Published: Tue, October 16, 2018
Global News | By Stacy Ballard

Russian Orthodox Church 'rupturing' ties with the Constantinople over Ukraine split

Russian Orthodox Church 'rupturing' ties with the Constantinople over Ukraine split

In response, the Kyiv Patriarchate's Ukrainian Orthodox Church called the Russian Orthodox Church's move "self-isolation in retaliation for legal decisions by the world community".

At a synod in Belarus on Monday, Russian Orthodox Church leaders said the church was cutting ties with the Ecumenical Patriarchate of Constantinople, the seat of the global spiritual leader for 300 million Orthodox worshippers.

The row is being described as the greatest Orthodox split since the schism with Catholicism in 1054.

Russia sees Kiev as the historic cradle of the Russian Orthodox Church and the Church now fears losing many of its 12,000 parishes in Ukraine.

Many monks of the Russian Orthodox Church live and work in important monasteries under Constantinople, notably on Mount Athos in Greece, and many Orthodox sites in Greece and Cyprus are important pilgrimage centers for Russian Orthodox believers.

When Eucharistic communion is suspended, the patriarchs from the quarreling churches typically stop mentioning each other in prayer, though the Russian Orthodox Church implemented this measure before the final split: Patriarch Kirill already hasn't mentioned Patriarch Bartholomew for a month.

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This means that priests from the two patriarchates can not serve - and worshippers can not take communion - together, wherever Orthodox Christianity is practised.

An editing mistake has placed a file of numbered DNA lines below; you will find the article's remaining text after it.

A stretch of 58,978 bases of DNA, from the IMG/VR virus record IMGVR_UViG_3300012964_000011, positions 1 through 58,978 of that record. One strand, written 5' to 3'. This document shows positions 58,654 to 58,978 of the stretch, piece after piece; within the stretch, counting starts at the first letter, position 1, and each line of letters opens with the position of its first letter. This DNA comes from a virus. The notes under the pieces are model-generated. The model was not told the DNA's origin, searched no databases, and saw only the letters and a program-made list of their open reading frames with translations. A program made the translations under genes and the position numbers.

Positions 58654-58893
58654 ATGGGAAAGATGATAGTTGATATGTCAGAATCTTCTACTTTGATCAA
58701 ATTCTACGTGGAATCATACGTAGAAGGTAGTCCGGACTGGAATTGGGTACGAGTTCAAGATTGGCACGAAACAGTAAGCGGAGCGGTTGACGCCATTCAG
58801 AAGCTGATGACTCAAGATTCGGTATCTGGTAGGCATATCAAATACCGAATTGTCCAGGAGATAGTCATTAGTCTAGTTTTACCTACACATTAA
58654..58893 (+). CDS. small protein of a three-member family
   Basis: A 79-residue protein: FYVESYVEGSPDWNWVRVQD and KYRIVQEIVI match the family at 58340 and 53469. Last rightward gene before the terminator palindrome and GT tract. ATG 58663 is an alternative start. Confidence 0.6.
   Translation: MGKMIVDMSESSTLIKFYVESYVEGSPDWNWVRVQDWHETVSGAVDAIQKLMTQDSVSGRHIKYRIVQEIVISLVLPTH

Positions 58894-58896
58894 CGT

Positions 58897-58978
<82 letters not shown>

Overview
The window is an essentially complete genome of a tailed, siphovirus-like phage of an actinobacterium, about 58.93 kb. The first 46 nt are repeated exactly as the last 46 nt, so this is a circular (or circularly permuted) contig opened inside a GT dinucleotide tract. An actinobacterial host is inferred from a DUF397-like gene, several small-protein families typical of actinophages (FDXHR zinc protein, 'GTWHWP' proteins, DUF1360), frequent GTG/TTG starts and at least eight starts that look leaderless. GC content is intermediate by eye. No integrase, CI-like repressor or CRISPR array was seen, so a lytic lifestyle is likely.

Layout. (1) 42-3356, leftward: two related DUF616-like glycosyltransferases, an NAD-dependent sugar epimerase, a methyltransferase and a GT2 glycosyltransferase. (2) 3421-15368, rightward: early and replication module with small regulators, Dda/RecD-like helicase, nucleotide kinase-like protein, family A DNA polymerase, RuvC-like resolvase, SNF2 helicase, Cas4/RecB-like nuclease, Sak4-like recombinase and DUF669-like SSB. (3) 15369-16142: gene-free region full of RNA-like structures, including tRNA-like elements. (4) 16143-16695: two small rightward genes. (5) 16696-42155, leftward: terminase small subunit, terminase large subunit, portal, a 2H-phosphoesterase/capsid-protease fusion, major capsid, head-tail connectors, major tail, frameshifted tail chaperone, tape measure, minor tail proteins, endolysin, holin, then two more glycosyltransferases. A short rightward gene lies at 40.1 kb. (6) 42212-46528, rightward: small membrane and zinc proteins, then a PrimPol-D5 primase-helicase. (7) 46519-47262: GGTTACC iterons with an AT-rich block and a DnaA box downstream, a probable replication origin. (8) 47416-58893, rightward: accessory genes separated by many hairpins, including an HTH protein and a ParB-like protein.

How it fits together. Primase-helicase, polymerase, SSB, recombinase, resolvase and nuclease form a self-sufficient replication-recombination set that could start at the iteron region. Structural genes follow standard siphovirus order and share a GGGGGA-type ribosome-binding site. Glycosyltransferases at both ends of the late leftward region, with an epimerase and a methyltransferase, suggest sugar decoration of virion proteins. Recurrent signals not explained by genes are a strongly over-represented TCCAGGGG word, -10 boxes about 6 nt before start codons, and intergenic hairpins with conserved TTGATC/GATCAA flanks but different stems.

Ilarion told journalists that the synod - the Russian Orthodox Church's decision-making body - was left with no choice but to sever ties with the patriarchate based in Istanbul.

The Serbian patriarch pointed out that the move was unprecedented for the Orthodox Church.

The Russian church voiced concern that the Istanbul-based patriarchate's action would deepen the religious rift in Ukraine and could spur the schismatic branches to try to take over church buildings. A matter of our national security.

Metropolitan Ilarion, the Moscow Patriarchate's head of external relations, on Tuesday said that in doing so the Constantinople Patriarchate had destroyed its authority and that the Orthodox Church no longer had a single center.

Moscow's conflict with Constantinople is thanks entirely to Ukraine.

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Hilarion said the decision by Constantinople to pronounce the entirety of Ukrainian churches as independent from Moscow "goes against historical truth" as the Kievan Metropolis of the 17th century corresponded to a different geographical area. "It's an issue of Ukrainian statehood", he said.

The rupture on Monday came after the Istanbul-based clerics ruled to grant independence to the Ukrainian Church, a move Russian Federation has long campaigned against.

Ukraine became independent in 1991, with the dissolution of the Soviet Union, but Russia's support for separatist rebels in eastern Ukraine has poisoned relations with its neighbour.

A talk show on the Rossiya1 warned that "radicals" may start seizing churches as soon as Moscow's control weakened.

Another pro-government paper, Izvestiya, spoke of "one of the darkest days in the history of Orthodoxy".

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